The Anonymous Widower

Battery EMUs Envisaged In Southeastern Fleet Procurement

The title of this post, is the same as that of this article on Railway Gazette.

This is the first paragraph.

Southeastern has invited expressions of interest for the supply of new electric multiple-units with an optional battery capability for operation away from the 750 V DC third-rail network.

This article on bidstats is entitled Supply Of And Maintenance Support For New Rolling Stock For Southeastern, and gives more details.

These are my thoughts.

Southeastern HighSpeed Services

There would appear to be no changes in this contract to the Class 395 trains, that work on High Speed One, as this is said in the bidstats article.

Full compatibility with Southeastern infrastructure (excluding High Speed 1 infrastructure)

which appears to rule out running on High Speed One.

In addition, this article on Rail Magazine is entitled Southeastern’s Class 395 Javelin Train Sets Are To Receive A £27 million Facelift.

Southeastern Have Both 75 and 100 mph Trains

In addition to their Class 395 trains, Southeastern have the following trains in their fleet.


  1. Running a mixed fleet of 75 and 100 mph trains can’t be very efficient.
  2. The Class 465 and 466 trains are the oldest trains and date from 1991-1994.
  3. They are often to be seen in ten-car formations of 2 x 465 trains and a Class 466 train.
  4. Another twelve Class 707 trains are planned to join Southeastern.

I would expect the Class 465 and Class 466 trains to be replaced first.

What Length Will The New Trains Be?

If you look at the new suburban electric trains, they have the following lengths.


  1. Southeastern already run five-car trains as pairs.
  2. A significant proportion of existing suburban trains are five-car trains.
  3. Great Western, Hull Trains, LNER, Lumo and TransPennine Express run five-car Hitachi trains, with more companies  to follow.
  4. A pair of five-car trains make a pair of a convenient length for most platforms.

I would be fairly confident, that the new trains will be five-car trains, with the ability to run as pairs.

What Will Be The Operating Speed Of The New Trains?

To match the speed of the Class 375 and Class 707 trains, I would expect them to be 100 mph trains.

The Quietness Of Battery-Electric Trains

All of the battery-electric trains I have ridden, have been mouse-quiet, with none of the clunking you get for a lot of electric trains.

This is said in the bidstats article says this about the interiors

Interiors suitable for metro & mainline operation.

I wouldn’t be surprised to see a lot of these trains on commuter routes to attract passengers.

Battery Power

This is said in the bidstats article about battery power.

Inclusion of options for traction batteries with capability for operation in depots and sidings without the need for external power supply, and with the capability to operate on the main line where power supply is not available due to isolations or incidents, or for non-electrified line sections of up to 20 miles.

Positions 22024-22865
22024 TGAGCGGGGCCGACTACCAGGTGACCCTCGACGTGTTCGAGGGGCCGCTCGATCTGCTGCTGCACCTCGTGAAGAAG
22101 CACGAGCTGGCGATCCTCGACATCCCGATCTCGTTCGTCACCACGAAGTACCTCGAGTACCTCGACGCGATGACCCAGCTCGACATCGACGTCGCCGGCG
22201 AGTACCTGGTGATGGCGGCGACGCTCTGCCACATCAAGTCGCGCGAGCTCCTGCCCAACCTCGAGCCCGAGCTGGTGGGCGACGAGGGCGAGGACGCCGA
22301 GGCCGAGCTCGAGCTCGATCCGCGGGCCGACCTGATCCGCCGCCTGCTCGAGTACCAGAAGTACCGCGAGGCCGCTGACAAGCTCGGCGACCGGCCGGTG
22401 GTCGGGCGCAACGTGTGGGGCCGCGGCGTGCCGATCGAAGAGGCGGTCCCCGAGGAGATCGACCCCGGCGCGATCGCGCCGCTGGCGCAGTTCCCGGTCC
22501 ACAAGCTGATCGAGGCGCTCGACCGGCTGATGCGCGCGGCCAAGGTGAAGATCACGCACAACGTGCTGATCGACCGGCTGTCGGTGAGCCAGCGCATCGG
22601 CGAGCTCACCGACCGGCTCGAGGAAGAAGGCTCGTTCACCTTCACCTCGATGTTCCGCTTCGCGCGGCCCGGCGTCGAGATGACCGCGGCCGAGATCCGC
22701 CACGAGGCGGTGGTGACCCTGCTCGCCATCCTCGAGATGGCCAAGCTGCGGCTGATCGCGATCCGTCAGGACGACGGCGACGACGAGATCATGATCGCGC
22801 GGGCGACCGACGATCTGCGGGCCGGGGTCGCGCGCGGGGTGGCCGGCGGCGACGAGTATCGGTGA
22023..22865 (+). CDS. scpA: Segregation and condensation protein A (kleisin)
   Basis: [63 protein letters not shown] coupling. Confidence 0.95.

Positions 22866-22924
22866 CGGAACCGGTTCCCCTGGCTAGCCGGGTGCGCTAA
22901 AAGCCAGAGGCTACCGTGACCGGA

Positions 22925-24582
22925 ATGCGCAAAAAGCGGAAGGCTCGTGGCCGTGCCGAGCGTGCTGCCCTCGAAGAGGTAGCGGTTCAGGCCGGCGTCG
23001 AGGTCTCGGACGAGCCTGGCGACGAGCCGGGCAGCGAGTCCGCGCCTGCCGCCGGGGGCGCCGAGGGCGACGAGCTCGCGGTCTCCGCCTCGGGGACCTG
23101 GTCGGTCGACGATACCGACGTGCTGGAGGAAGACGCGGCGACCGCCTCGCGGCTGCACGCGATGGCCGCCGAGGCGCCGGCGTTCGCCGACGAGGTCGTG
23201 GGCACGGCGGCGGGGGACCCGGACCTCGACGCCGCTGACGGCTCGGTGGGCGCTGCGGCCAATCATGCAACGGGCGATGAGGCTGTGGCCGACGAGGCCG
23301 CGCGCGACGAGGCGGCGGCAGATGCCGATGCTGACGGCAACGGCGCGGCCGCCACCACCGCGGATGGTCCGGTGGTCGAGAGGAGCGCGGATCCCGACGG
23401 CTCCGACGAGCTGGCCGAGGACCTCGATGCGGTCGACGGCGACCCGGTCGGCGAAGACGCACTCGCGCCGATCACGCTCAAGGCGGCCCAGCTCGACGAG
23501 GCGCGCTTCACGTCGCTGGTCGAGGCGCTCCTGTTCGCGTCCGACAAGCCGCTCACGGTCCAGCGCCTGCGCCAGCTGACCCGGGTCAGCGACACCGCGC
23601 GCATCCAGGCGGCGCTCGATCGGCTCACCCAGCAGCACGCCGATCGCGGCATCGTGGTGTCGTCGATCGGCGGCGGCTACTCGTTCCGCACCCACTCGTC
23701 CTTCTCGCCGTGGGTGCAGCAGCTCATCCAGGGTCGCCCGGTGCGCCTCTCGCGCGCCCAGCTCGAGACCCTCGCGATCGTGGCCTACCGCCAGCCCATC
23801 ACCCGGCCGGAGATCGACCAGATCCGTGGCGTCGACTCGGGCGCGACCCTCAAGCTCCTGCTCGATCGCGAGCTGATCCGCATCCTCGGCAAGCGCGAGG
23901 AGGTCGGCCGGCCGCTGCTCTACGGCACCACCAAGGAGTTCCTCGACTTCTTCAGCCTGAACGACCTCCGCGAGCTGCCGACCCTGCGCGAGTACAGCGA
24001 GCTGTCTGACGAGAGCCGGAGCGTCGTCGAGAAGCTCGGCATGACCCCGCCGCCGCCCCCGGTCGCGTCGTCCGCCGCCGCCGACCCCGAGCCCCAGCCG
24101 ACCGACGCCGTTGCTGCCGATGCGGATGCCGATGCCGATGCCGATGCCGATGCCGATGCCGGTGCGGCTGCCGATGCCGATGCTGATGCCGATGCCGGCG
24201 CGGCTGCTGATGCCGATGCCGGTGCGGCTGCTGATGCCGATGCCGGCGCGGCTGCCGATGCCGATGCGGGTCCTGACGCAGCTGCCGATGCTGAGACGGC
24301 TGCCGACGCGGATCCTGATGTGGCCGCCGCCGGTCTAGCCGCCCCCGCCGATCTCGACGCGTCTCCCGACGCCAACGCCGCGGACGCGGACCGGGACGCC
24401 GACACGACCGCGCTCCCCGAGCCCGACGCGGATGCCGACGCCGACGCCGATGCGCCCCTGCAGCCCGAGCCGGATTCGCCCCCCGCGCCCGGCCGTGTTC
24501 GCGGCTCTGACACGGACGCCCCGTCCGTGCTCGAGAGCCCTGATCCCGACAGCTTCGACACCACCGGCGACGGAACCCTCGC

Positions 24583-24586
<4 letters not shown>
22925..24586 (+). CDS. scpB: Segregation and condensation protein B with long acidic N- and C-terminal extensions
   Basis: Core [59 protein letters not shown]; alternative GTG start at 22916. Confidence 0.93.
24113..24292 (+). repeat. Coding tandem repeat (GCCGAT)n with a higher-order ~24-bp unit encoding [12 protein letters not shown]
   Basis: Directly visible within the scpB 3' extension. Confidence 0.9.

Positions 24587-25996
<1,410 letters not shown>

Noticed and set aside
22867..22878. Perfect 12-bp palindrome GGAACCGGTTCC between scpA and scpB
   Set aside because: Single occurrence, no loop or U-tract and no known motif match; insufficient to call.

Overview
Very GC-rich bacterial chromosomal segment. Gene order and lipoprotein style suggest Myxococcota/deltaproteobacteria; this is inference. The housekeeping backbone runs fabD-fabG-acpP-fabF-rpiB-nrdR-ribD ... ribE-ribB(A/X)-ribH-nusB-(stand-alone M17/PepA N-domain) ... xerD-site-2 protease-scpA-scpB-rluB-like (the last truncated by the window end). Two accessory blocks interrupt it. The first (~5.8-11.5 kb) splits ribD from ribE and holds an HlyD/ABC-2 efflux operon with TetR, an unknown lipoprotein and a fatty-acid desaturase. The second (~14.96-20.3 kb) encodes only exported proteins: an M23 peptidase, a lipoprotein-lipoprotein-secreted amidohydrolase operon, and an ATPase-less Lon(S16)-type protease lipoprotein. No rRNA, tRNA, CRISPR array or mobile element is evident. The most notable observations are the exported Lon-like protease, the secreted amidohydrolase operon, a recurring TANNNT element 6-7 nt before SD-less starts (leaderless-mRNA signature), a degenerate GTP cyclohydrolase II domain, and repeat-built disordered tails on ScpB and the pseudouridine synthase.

Although Merseyrail’s new Class 777 trains are not in service yet, I find it interesting that the proposed Southeastern trains will be similarly-fitted with a small battery for depot and siding operation.

The twenty mile battery range is specific and I wonder if it will be used innovatively. I suspect it could be a bit longer in the future, as battery technology improves.

Possible Electrified Routes Using Battery Power

These are a few possibilities.

The Hoo Branch

In Effort To Contain Costs For Hoo Reopening, I discussed running electric trains to a proposed Hoo station.

I made these two points.

  • Hoo junction to Hoo station is no more than five or six miles.
  • There are also half-a-dozen level crossings on the route, which I doubt the anti-third rail brigade would not want to be electrified.

It would appear that a battery-electric train with a range of twenty miles would handle this route easily.

  • Charging would be on the nearly thirty miles between Hoo junction and Charing Cross station.
  • No charging would be needed at Hoo station.

There may be other possibilities for new routes locally to open up new housing developments.

The Sheerness Line

The Sheerness Line has the following characteristics.

  • It is double-track
  • It is electrified
  • It is less than eight miles long.
  • For most of the day, the service is one train per hour (tph)
  • There are two tph in the Peak.
  • Would two tph attract more passengers to the line?
  • Does the power supply on the Sheerness Line limit the size and power of trains that can be run on the line?